Ms. Vargo noted that the Mitchell has been at the forefront of innovations in the scholarship interviewing process, including the introduction of Skype interviews, early stage video interviews in partnership with the Irish company Sonru, and assisting the many applicants who don’t win a Mitchell:  “There are numerous applicants who are incredibly talented.  While we can’t offer them all a scholarship, we recognize the major effort entailed in simply applying, and we wanted to find ways to help increase their opportunities.  Years ago, we began the process of sharing their information with the universities on the island and we know of many applicants who went on to study in Ireland and Northern Ireland by other means.  This year, we have initiated a process whereby the resumes of applicants may be shared with our major sponsors.   This is a win-win given that recruitment of top talent is a priority for many companies.”

Those selected today will begin their studies in Ireland in September 2017.  

George J. Mitchell Scholarship, Class of 2018 

Joel Arnold graduated from Michigan State University with a double major in Social Relations/Policy and Urban and Regional Planning.  A native of Flint, Michigan, Joel is currently a Blight Management Analyst for the City of Flint and administers the Love Your Block Program, which provides residents and local organizations with no-cost resources to perform major beautification efforts.  At MSU, Joel led and participated in countless community service initiatives but his greatest achievement was founding what became the largest and most active chapter of LiveWorkDetroit!, a program that works to stem brain drain in Michigan by encouraging college students to move to the state’s struggling urban centers.  Joel is also an active musician and served as a member and squad leader of the Spartan Marching Band during college and currently performs as a member of the Flint Symphonic Wind Ensemble, a community band.  He will study Urban Policy Stream at University College Dublin.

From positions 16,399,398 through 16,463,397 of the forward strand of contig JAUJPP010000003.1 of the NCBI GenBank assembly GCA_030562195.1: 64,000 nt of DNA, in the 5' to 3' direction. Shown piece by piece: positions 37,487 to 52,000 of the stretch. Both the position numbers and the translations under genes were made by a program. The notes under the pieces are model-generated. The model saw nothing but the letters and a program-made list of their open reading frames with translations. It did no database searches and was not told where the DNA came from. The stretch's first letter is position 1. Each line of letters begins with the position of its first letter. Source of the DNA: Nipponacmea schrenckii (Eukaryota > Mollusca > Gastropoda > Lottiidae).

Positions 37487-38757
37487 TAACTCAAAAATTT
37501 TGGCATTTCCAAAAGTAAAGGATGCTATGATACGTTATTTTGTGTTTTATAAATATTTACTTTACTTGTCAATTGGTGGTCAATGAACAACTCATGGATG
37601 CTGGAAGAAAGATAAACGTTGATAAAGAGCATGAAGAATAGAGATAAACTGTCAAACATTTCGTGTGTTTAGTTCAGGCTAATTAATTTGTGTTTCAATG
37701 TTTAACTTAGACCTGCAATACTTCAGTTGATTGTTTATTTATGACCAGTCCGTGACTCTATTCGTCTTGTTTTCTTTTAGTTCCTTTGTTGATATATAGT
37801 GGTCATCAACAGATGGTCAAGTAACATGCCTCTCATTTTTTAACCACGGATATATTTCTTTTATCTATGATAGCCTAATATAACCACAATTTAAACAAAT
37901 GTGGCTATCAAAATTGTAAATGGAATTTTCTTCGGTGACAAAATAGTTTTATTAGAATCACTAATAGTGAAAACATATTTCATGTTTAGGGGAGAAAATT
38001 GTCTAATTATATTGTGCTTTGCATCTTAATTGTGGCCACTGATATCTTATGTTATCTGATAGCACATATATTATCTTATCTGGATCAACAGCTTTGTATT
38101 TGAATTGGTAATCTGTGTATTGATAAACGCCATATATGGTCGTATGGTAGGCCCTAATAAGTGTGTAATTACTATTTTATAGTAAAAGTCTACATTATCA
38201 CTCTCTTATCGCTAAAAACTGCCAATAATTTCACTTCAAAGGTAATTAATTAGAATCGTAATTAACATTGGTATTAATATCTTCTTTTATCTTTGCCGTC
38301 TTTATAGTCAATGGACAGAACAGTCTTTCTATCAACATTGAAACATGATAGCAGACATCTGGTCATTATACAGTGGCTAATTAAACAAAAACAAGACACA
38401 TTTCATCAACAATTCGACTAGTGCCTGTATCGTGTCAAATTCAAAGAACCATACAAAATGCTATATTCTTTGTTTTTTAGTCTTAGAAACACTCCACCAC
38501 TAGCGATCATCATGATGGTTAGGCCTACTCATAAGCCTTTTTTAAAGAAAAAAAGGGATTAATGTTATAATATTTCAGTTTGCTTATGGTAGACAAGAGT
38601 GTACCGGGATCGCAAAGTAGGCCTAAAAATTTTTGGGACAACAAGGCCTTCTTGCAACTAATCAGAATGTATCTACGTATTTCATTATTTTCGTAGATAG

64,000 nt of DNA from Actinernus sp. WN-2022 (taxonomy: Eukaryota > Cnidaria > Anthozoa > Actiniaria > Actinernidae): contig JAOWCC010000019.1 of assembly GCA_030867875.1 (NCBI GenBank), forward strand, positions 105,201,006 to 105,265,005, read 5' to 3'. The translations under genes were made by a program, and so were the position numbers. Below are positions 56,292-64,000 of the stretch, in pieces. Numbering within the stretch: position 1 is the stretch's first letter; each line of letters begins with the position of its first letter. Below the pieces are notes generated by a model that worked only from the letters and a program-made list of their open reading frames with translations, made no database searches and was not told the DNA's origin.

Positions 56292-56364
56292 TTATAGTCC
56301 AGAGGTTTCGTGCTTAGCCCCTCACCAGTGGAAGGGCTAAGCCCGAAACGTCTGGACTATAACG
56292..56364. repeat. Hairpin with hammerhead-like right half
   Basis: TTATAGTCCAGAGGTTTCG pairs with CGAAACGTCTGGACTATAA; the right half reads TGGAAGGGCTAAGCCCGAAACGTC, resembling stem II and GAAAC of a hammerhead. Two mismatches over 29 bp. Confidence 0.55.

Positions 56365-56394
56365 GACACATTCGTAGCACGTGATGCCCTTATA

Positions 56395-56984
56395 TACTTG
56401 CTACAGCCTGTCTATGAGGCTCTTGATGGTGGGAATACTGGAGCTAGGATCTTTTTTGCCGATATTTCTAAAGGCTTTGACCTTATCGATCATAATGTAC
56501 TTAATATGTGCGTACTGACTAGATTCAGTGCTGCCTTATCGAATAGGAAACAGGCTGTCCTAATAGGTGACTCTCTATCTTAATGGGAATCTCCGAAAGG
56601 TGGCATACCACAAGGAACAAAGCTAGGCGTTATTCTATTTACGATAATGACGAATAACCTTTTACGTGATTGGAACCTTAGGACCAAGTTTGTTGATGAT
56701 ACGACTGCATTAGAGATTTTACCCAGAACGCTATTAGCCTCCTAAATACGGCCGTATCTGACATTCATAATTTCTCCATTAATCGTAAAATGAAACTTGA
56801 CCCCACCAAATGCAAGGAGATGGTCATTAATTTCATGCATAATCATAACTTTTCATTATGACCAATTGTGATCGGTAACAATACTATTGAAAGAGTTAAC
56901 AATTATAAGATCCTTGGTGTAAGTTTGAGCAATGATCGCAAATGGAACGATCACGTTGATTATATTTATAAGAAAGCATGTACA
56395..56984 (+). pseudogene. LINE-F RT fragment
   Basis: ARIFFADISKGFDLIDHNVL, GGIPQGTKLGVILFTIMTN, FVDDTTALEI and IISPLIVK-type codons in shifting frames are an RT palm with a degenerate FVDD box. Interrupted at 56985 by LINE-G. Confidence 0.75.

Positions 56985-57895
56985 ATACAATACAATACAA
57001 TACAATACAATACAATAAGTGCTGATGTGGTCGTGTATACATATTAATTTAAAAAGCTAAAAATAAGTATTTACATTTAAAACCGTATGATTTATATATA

Margaret Born is a senior at Michigan State University, double majoring in Arabic and Comparative Cultures and Politics.  Born to American aid workers in South Africa, Margaret grew up in Mozambique and moved to Wyoming for high school.  Interested in issues of diversity and inclusion, she founded Project Nur at MSU in 2013, a student-led organization focused on combating Islamophobia on campus.  She currently serves as Caucus Chair and Leader for Inclusion on the Student Senate and is a member of the Madison Academic Diversity Initiative, where she works to develop cultural competency among incoming freshman.  Off campus, Margaret has volunteered with young children, local families and refugees.  She also served as a Legislative intern for a Michigan state representative focusing on women’s rights.  Margaret aspires to work on international refugee policy and she will study International Development, Environment, and Conflict at Dublin City University.

Theodore L. Caputi is a senior majoring in Mathematics and Economics at the University of Pennsylvania. Interested in the factors that contribute to drug and alcohol addiction since high school, Theodore is currently a White House research assistant in the Office of National Drug Control Policy where he conducts analysis of the nation’s drug prevention and treatment strategies. Theodore has published several papers in peer-reviewed journals. He is the only undergraduate researcher ever to be named a Policy Fellow at the University of Florida Drug Policy Institute. At Penn, he is the founder and president of PennDAPA, which teaches students strategies for safe alcohol consumption, and the Penn Leadership Training Institute, which engages undergraduate volunteers from Philadelphia universities to provide free, weekly leadership training classes to middle and high school students in underserved areas. A Pennsylvania native, Theodore serves on local, state, and national boards that address substance use issues, including the Bucks County Drug and Alcohol Commission since 2011, and recently interned in the office of U.S. Senator Pat Toomey, where he created analytical reports evaluating the opioid epidemic. He will study Public Health Promotion at University College Cork.